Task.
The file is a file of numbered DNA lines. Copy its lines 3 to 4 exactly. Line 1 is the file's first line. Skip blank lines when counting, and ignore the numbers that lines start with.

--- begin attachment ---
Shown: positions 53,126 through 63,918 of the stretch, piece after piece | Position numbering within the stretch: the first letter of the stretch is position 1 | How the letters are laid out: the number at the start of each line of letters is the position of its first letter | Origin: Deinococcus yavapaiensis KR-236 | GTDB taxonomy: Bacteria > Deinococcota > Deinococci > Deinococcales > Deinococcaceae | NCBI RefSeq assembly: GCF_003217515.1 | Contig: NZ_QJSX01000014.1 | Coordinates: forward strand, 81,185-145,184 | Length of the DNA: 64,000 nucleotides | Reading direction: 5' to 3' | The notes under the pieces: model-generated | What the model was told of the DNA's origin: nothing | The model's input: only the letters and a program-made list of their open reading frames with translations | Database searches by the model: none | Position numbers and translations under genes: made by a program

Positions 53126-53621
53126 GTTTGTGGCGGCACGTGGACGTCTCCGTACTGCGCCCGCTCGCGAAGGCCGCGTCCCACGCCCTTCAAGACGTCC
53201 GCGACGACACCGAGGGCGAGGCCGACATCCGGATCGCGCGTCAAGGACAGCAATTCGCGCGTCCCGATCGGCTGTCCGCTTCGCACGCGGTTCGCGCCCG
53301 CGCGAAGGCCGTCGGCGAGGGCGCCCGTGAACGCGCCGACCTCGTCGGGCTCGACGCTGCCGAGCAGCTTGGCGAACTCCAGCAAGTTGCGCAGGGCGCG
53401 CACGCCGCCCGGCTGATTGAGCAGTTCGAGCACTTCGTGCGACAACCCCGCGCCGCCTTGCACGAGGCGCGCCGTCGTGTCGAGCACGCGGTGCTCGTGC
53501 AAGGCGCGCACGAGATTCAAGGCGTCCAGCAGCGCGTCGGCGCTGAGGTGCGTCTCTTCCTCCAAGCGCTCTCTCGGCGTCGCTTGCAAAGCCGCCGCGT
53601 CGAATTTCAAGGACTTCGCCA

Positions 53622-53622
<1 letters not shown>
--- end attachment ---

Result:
53126 GTTTGTGGCGGCACGTGGACGTCTCCGTACTGCGCCCGCTCGCGAAGGCCGCGTCCCACGCCCTTCAAGACGTCC
53201 GCGACGACACCGAGGGCGAGGCCGACATCCGGATCGCGCGTCAAGGACAGCAATTCGCGCGTCCCGATCGGCTGTCCGCTTCGCACGCGGTTCGCGCCCG